Study Suggests New Tools for Early Detection of Dementia

Because there are many types of dementia, with many potential underlying causes, diagnosing it properly can be challenging. Two commonly used tests can return negative results for patients who have demonstrated abnormal cognitive test results or unexplained cognitive dysfunction.

Early detection and diagnosis of dementia is important, but for some different reasons than it is essential for other conditions. In the case of dementia, the condition may not be as treatable as conditions such as coronary artery disease, rheumatoid arthritis, or cancer. There are many different types and causes of dementia, and some respond to treatment better than others. But for dementia payments, simply understanding what is causing the problems they are experiencing and being able to find sources of support and plan for the future.

Yet, because there are many types of dementia, with many potential underlying causes, diagnosing it properly can be challenging. Two of the common tests are Mini-Mental State Examination (MMSE) and the Clock Drawing Test (CDT), but those tests can be negative for patients who have demonstrated abnormal cognitive test results or unexplained cognitive dysfunction.

A Swiss study published in BMC Geriatrics looked at the use of the Short Smell Test (SST) and the Palmo-Mental Reflex (PMR) tests—both previously used in Alzheimer’s patients but neither used previously to diagnose dementia—to see if either or both could be effective in patients who tested negative on the MMSE and the CDT but who were admitted to a Swiss Memory Clinic because of suspected dementia. The study is aimed at general practitioners but is also applicable to the practice of psychiatrists.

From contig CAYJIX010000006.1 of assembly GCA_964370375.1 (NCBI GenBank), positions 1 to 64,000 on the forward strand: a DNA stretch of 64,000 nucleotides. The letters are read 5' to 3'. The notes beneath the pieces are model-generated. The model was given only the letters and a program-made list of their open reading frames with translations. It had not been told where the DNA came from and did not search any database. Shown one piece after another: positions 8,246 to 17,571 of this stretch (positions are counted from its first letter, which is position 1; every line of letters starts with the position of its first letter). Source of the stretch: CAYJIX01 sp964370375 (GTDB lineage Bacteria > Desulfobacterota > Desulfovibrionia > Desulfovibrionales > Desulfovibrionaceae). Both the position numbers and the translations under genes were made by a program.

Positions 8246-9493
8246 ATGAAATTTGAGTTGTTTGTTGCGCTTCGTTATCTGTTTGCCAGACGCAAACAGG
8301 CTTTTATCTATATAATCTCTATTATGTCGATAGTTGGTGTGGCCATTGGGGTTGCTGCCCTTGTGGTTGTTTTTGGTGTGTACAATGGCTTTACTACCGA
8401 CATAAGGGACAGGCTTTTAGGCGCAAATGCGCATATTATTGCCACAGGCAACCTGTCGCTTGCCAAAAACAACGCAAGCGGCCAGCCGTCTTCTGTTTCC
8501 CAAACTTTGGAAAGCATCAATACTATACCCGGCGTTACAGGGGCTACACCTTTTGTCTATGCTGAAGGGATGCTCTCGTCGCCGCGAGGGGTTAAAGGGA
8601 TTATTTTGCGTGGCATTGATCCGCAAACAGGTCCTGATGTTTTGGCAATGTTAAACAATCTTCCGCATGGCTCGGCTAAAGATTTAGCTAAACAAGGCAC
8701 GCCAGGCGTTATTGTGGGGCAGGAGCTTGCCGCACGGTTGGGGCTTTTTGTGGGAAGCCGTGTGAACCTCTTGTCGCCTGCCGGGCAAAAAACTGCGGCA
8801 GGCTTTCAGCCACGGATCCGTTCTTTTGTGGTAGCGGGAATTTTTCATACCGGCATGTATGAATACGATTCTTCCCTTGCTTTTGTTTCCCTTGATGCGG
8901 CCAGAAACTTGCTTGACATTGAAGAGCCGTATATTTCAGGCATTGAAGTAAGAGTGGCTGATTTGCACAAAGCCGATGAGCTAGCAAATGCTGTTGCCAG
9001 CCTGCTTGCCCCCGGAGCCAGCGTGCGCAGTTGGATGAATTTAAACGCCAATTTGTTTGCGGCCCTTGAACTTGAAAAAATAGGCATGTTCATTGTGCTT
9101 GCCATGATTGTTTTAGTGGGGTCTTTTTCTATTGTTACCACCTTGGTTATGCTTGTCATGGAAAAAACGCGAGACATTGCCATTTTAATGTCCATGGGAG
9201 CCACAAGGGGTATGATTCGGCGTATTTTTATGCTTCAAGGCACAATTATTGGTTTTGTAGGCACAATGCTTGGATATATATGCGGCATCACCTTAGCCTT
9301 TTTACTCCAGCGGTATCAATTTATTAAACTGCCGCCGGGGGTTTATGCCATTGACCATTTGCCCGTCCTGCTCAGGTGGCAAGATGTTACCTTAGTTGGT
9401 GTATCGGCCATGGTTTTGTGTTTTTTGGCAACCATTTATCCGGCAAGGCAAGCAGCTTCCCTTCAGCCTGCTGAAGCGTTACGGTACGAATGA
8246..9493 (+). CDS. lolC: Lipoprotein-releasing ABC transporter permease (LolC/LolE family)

According to the study authors, “…we chose SST and PMR because they turn deficient early in various diffuse subcortical or cortical encephalopathies that often lead to dementia.” The study took place in one Memory Clinic that sees about 200 patients a year, of which 60% are diagnosed with dementia.

Patients were assessed in two sessions. In the first, semi-structured interviews were conducted on reason for admission, cognitive complaints, somatic problems, and behavioral and psychological symptoms of dementia (BPSD), problems in practical daily routines, somatic problems, earlier medical problems, family medical and social history. The session was followed by a clinical examination, checked for neurological abnormalities, and also included the SST and PMR. In the second session, patients were given a standardized battery of neuropsychological tests.

Simple SST was considered abnormal if patients closed their eyes and could not identify instant coffee powder in a can when it was held 5—10 cm under their nose. PMR was considered positive if brushing the thumb under the thenar (the region of the palm at the base of the thumb) elicited a unilateral chin muscle twitch.

In the study, 154 patients suspected of dementia had normal MMSE and CDT test results. Of these, 17 (11%) were demented. If SST or PMR were abnormal, sensitivity was 71% (95% CI 44—90%), and specificity 64% (95% CI 55–72%) for detecting dementia. If both tests were abnormal, sensitivity was 24% (95% CI 7–50%), but specificity increased to 93% (95% CI 88–97%). Dementia was present in over 93% of patients whose SST and PMR were both abnormal. Study limitations include small sample size and the possibility that abnormal SST can also be caused by other physiological changes in patients and normal aging.

The study authors conclude that for patients suspected of dementia but with normal MMSE and CDT results, the SST and PMR can be added diagnostic tools. “If one or both tests are normal, we do not suggest that a change in current practice is necessary: patients, caregivers and doctors should together decide the next steps to take,” the authors note. “However, abnormal results on both tests indicate that further testing is warranted.”